Slovenia is a compact country that packs a ton of charm, interest, and history into its borders. Its lovely scenery includes mountains, lakes, vineyards, and Adriatic beaches, making it perfect for outdoor endeavors. The culture and food are influenced by its neighbors Austria and Italy, as well as historic domination by the Greeks, Romans, and medieval Germans. Having been inhabited since 2500 BC, but only independent since 1991, Slovenia is both traditional and modern. It has fewer visitors than the more touristed countries nearby, yet is easy to travel around, making the country one of Europe’s best-kept secrets.
Whether you fly directly into the capital city of Ljubljana (pronounced loo-blan-ha) or drive less than two hours from Italy or Austria, start your discovery of Slovenia by taking in one of Europe’s greenest cities. You can easily explore the curving cobblestones streets of Ljubljana’s old town on foot, which allows you to browse the many small boutiques and galleries, admire quirky street art, or take a break at any of the riverfront cafes or wine bars.
Casting its shadow over old town is the Ljubljana Castle, one of the best-preserved medieval castles in Europe. You reach it by a 10-minute hike. For a taste of contemporary life, visit the Central Market selling meats, vegetables, and more. Travel Maestro tip: Try a burek (flaky meat or cheese pastry) for an inexpensive lunch or snack.
Cross the river that divides the city to stroll the main shopping streets of art-nouveau buildings. Slovenia’s native son, architect Jože Plečnik, designed the Triple Bridge, as well as the Central Market, National Library, parks, and plazas in Ljubljana, making a lasting impact on the city’s style, much like Gaudi in Barcelona. The Franciscan Church and the baroque town hall with a huge fountain are also worth seeing, as are the ultramodern cultural center Cankarjev dom, and the neo-rococo opera house. Travel Maestro tip: Be on the lookout for the city’s many signature dragons.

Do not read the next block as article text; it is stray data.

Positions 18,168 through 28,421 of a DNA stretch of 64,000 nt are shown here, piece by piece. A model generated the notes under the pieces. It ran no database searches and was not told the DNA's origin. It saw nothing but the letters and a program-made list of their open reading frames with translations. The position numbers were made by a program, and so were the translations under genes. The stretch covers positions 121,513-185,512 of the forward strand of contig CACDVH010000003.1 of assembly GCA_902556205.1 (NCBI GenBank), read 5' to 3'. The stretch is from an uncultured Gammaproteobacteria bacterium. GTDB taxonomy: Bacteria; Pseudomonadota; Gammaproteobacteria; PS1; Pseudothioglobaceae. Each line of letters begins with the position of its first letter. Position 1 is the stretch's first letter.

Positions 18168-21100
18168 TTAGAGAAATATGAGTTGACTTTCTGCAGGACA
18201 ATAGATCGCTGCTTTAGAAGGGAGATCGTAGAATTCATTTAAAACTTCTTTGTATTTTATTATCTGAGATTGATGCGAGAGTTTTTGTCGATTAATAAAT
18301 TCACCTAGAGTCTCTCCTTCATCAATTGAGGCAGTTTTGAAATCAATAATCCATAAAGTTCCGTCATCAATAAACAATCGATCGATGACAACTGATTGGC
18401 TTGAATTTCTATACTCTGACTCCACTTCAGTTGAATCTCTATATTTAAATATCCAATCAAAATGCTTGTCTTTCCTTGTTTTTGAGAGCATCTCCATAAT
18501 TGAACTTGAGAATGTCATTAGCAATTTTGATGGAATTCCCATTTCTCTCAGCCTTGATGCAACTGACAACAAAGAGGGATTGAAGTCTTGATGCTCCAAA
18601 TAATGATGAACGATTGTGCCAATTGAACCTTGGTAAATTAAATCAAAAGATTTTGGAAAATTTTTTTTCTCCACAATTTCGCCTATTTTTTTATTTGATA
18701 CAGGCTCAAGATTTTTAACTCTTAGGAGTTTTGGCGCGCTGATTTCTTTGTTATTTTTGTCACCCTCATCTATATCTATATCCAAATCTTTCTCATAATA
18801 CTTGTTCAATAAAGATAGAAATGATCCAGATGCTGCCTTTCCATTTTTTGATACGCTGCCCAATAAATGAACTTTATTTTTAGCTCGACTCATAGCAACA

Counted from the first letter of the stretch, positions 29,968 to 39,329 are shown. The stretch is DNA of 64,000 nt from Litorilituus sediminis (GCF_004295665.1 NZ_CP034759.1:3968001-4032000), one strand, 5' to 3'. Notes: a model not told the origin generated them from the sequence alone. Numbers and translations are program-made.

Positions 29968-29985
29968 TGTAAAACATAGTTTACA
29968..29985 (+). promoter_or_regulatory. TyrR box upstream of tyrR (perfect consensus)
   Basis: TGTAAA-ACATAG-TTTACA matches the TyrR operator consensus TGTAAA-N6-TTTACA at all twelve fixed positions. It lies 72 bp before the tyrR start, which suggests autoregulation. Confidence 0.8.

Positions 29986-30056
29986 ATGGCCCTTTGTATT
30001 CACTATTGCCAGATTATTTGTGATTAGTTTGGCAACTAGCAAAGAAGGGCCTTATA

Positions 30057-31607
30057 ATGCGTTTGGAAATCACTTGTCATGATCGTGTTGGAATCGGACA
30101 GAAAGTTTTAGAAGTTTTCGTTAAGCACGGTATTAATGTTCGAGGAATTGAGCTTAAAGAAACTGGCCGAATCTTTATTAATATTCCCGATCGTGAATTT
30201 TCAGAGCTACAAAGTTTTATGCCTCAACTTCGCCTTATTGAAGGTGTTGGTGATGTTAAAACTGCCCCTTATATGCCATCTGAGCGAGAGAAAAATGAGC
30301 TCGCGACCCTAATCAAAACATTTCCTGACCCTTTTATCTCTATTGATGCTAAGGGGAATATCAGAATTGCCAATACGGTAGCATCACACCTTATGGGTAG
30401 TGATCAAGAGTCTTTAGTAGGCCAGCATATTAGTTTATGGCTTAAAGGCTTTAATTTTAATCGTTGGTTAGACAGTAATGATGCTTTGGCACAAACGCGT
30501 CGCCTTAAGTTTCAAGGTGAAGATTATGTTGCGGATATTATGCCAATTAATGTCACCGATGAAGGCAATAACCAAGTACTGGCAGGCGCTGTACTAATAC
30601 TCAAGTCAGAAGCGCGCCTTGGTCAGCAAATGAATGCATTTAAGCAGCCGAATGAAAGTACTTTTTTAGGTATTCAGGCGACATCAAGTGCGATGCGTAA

A mere 45-minute drive from Ljubljana takes you to the picturesque alpine village of Bled, the country’s most visited attraction for the last century. The idyllic setting is the stuff of fairytales – against the backdrop of snowcapped Alps, an old castle overlooks a deep blue lake nestled in the valley below. In the middle of the lake sits a tiny island only big enough for an ancient church, the white tower, and red-tiled roof appearing above the woods around it.
You can tour Bled Castle which features a museum, chapel, old printing press exhibition, herb gallery, wine cellar, and a restaurant with a superb view. Next, rent a boat to row out to the island or hire a gondolier to take you. There is a beautiful walking trail around the island that takes about two hours, or a sightseeing train runs in good weather. Travel Maestro tip: Legend says that if you ring the bell in the church, your wishes will be granted.
Triglav National Park
The Triglav National Park in the northwest of Slovenia comprises over four percent of the entire country. The park is an endless resource for outdoor adventure, from rock climbing to biking to rafting to hiking. Located in the Julian Alps, you’ll find gorges and waterfalls, alpine forest and meadows, as well as Mount Triglav, the highest point in Slovenia. Travel Maestro tip: Outdoor enthusiast will want to spend two days in the area, three if you plan to summit Mount Triglav.